There seems to be some kind of rule that the contractors who put in the sidewalks have to stamp them with their name and the year the work was done. Most of the sidewalks I trod yesterday were poured in the last twenty years, but I did cross more than one patch roughly my own age. I stopped to confirm the date on one square: 1928. We’ve had sidewalks a long time.
As a kid, I was extremely opinionated about sidewalks. I approved of them and wished my suburban neighborhood had them. I reveled in them when I visited my grandparents in Illinois (also in the lack of backyard fences!). I liked that they were smooth and appropriate for roller-skating, much better than the gravelly gutters I had to work with. I also approved of flat driveways. I liked large slabs better than small squares for the smoothness of the rolling ride, not knowing anything about how concrete needs room to expand and contract lest it become cracked, crumbly, weed-infested, and useless for all wheel surfaces. Drainage, smainage.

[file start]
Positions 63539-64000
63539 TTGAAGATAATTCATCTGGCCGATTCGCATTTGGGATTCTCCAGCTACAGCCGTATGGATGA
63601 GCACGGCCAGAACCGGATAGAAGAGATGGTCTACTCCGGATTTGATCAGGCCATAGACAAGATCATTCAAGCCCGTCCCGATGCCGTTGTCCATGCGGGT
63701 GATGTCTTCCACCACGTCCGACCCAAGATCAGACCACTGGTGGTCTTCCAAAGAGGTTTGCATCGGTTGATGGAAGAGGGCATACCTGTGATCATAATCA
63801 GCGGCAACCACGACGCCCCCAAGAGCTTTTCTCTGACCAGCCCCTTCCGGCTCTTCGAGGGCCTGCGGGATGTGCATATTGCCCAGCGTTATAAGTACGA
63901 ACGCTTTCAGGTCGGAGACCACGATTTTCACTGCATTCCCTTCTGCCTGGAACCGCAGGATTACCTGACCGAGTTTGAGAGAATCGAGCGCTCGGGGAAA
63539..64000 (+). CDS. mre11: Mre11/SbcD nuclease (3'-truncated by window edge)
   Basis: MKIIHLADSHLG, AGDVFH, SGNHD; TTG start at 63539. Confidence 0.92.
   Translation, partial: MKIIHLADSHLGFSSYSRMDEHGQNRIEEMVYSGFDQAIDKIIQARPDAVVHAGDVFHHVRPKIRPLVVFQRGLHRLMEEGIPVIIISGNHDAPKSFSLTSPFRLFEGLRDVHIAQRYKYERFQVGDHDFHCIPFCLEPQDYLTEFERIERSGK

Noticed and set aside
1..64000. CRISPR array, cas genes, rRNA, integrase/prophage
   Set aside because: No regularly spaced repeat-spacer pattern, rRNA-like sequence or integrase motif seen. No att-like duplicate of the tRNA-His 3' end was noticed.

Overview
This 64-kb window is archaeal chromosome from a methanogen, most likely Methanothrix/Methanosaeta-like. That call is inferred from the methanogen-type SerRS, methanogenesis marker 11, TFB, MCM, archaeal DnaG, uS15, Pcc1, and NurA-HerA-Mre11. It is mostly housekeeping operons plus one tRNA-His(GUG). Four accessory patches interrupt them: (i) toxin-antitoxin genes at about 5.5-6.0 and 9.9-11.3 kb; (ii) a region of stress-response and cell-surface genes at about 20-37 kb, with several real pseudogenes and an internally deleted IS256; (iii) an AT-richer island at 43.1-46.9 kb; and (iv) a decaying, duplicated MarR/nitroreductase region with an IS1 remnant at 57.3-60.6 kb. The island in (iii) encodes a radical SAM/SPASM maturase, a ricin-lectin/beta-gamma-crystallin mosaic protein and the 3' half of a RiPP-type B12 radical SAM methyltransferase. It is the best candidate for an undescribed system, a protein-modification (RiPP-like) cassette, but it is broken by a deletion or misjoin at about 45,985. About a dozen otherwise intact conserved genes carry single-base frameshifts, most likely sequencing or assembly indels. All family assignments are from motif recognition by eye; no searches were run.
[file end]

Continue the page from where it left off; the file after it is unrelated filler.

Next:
When I went to college, walking became my primary method of getting from place to place for the first time. (See: suburban childhood, under subheading station wagon.) At this point, I began to wonder what it was that was so great about concrete. How about walking on grass? Much nicer to the feet, green, shock-absorbent, oxygen producing… I apparently had not noticed that grass can’t seem to hold up to regular traffic, develops ruts, mud, brown slippery paths of doom.
Yesterday, I noticed many shades of gray. I noticed textures from silky to ribbed to bumpy.
I like the sidewalks with kids’ handprints best.
Maybe I should have gone for a walk instead of typing this out today?